Governments need more money!
The experts agreed that the world of regulation, expanding taxation and increasing inspection from the authorities will only intensify in the years ahead. Could the global minimum 15% tax that the 136 countries of the OECD now demand impact the larger family offices, for example? At the local level, new developments such as Singapore’s proposed Section 10L, which will impose a capital gains tax on foreign share sales, bring new taxes and new reporting obligations, even to benign tax jurisdictions such as Singapore. And Hong Kong is moving along the same road.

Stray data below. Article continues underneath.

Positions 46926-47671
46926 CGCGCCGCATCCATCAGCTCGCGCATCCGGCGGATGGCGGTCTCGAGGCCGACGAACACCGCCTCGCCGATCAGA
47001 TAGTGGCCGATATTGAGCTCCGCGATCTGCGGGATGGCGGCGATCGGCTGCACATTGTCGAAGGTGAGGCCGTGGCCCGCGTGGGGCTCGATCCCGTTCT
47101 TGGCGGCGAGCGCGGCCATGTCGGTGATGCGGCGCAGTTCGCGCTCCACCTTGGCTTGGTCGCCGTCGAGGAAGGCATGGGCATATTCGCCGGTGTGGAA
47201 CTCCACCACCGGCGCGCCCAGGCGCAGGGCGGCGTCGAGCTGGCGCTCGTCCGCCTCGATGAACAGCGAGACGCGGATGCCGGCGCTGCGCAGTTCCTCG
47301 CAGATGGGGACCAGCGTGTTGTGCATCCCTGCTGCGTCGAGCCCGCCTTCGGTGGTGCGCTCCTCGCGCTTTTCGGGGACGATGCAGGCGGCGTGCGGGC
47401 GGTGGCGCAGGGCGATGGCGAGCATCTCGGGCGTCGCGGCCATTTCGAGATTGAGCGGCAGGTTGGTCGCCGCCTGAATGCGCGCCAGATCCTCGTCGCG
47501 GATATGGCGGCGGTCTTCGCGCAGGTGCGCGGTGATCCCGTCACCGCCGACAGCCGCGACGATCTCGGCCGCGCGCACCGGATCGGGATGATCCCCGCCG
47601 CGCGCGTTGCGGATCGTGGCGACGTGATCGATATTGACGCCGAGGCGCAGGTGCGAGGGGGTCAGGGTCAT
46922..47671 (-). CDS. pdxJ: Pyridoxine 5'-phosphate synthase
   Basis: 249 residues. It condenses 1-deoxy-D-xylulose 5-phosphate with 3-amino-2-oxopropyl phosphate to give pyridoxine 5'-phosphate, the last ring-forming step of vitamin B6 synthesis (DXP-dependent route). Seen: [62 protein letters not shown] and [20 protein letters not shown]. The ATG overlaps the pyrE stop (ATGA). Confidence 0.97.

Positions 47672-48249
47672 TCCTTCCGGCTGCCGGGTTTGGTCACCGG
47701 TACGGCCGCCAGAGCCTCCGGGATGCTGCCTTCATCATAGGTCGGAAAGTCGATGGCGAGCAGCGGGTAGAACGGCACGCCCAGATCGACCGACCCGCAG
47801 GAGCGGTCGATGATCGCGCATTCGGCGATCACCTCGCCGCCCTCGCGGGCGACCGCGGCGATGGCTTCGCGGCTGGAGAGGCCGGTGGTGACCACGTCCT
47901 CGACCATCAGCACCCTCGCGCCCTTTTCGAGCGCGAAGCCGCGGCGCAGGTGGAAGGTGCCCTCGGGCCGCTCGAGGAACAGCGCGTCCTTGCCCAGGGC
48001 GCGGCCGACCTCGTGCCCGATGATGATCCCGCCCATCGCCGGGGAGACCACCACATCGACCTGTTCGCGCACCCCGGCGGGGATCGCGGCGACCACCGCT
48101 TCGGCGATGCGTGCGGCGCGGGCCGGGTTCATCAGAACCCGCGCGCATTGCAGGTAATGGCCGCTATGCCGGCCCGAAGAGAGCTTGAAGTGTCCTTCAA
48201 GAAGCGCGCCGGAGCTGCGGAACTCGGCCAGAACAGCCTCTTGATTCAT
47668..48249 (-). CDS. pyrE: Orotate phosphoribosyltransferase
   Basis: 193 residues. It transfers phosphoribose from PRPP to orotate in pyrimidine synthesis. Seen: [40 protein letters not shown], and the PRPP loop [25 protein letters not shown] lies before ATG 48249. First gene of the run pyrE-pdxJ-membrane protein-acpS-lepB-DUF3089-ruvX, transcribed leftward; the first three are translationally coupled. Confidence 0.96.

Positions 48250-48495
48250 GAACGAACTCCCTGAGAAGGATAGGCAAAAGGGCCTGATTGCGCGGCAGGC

Operating companies within trust structures could also be impacted. Corporate tax audits of family businesses are increasing sharply across Asia, with some fairly aggressive practices reported in countries such as the Philippines, and Indonesia. Electronic invoicing is on the rise, giving tax authorities a much more timely and clearer picture of activity amongst these companies with Malaysia at the front of that charge. Taiwan is introducing its Controlled Foreign Companies (CFC) rules.
Regulatory demands proliferate
Combined with the Common Reporting Standard (CRS), the net of compliance and transparency is tightening all the time, especially as governments in Asia follow the global path to shoring up their state finances, which had eroded somewhat during the pandemic.